We all thought there were only four tastes right? Sweet, Sour, Salty and bitter. But low and behold we find out there is actually a fifth taste that our taste buds like. It is called umami (pronounced ooh-mommy).
Umami, has been around the Japanese since the 1900s. But there is no word to describe this taste in the English language. The best description would be to say it adds a richer, meatier taste to dishes. It is not quite as easy as defining the sweet or salty taste. Perhaps that is why it has gone undefined for so long.
Where did Umami originate?
Umami actually started being used by Japanese when they found that using a certain type of seaweed in their cooking added a very pleasing flavor. They kept on using it until a scientist, Kikunae Ikeda, was able to identify that it was the glutamate in the seaweed that was giving the food the full flavor. Glutamate is a common item which produces the umami flavor.
Monosodium glutamate or MSG as it is commonly referred to is used in many dishes especially Asian dishes today that contain umami. But if umami was discovered so many years ago, why did it take so long to be given the recognition of the fifth taste? That hinged on the debate of whether umami was really a taste or a flavor. You see, a taste exists all by itself. A flavor relies on on stimulus to give the resulting sensation or reaction.
Some scientists argue that to get the full effect of umami, is really a matter of two chemicals reacting on your tongue to produce the savory flavor of umami. In other words, it can only be detected in the while other flavors are present. It sort of wakes up taste buds you never knew you had.
But in 1990, after much debate, it was finally recognized as the fifth taste. And in 2000, scientists at the University of Miami were able to locate the taste but receptors for umami, further validating its existence.
Umami in Food
Although MSG was mentioned earlier, glutimate is not the only substance to contain umami, it is just the most commonly known. Umami is enhanced much of the time by the breaking down of glutimates which occurs during aging, curing or ripening. For example, soy sauce, is made from fermented soy beans which is full of umami. Some examples of umami rich vegetables are artichokes, asparagus and mushrooms. Tomatoes are also very rich in umami.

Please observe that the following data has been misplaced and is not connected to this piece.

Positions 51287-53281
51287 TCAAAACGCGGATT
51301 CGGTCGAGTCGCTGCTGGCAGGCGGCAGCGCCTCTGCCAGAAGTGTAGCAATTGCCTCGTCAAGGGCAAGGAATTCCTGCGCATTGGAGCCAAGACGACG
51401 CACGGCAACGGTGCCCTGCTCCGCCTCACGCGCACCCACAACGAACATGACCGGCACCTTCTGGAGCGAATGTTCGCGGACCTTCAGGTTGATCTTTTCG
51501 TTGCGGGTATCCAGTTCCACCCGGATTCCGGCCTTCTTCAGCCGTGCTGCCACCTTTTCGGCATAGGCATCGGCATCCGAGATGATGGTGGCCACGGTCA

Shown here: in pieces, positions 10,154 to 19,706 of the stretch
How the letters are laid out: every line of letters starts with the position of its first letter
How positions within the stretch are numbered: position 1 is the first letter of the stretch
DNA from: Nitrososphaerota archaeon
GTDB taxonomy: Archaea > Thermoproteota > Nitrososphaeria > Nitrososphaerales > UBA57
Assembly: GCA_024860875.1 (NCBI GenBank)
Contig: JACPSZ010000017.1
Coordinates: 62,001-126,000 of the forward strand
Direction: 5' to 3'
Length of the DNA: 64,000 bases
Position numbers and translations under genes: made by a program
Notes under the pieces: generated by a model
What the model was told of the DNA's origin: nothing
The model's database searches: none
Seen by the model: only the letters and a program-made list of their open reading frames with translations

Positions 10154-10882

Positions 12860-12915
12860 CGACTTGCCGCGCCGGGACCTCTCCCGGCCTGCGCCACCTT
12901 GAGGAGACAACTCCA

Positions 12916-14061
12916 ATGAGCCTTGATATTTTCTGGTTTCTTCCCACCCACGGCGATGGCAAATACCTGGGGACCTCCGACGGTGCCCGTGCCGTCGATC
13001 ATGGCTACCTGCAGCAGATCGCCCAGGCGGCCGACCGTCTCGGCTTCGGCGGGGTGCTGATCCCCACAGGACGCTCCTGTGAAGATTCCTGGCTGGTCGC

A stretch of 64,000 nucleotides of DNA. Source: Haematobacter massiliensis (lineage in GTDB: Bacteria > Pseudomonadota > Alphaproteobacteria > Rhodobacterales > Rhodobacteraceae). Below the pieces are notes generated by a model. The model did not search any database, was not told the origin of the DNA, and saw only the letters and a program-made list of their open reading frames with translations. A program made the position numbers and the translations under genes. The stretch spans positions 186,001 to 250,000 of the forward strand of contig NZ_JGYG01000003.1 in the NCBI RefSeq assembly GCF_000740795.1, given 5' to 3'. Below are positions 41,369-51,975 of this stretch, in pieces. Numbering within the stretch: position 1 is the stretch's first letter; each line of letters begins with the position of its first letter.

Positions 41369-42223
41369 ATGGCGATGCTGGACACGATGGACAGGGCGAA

Who is embracing umami?
Chefs, restaurants and even executives at processed food companies are embracing the concept of umami and the flavor possibilities that are capable by maximizing on this ingredient. Many chefs have jumped on this new trend, offering up dishes that they call “umami bombs” Nestle, Campbell’s and Frito-Lay are in the process of developing more umami-rich foods.
What foods can you find umami in?
But, you don’t have to go to a five star restaurant or eat a bunch of processed food to experience umami, it can also be found in everyday foods. Pizza, Pad Thai, Bacon Cheeseburgers all exhibit umami because of the mixture of ingredients.
The good news about this discovery is that a cooking enthusiast, could really enhance the flavor of dishes without increasing the salt or fat content. A correctly applied dash of cheese, wine or even ketchup can pump up the umami, without overwhelming the dish with the flavor of the added ingredient. So, it is the combination of the right ingredients that adds a fuller flavor, the salt tastes saltier, the sweet tastes sweeter and so on.
What is Umami’s connection to Wine?
For wine aficionado’s the discovery of umami has provided the missing link by answering the question as to why certain foods could not be paired with certain wines. The argument has always been that a bold wine would overpower a light dish. Now the find of umami supports the idea that balance can be added to these dishes via a pinch of salt or a couple drops of lemon juice to balance out the flavors.
The idea sounds good to me, but I think I like pairing my food just fine. I’m not too eager to alter my food to match a wine. What about you? Do you embrace this food altering to suite your wine? Please leave your comments below.
There is an entire book written by a husband and wife team, (he’s a cook she’s a writer) on recipes with umami. Below are 2 recipes that are found in the book. The Fifth Taste: Cooking with Umami
Asparagus frittata from “The Fifth Taste: Cooking with Umami”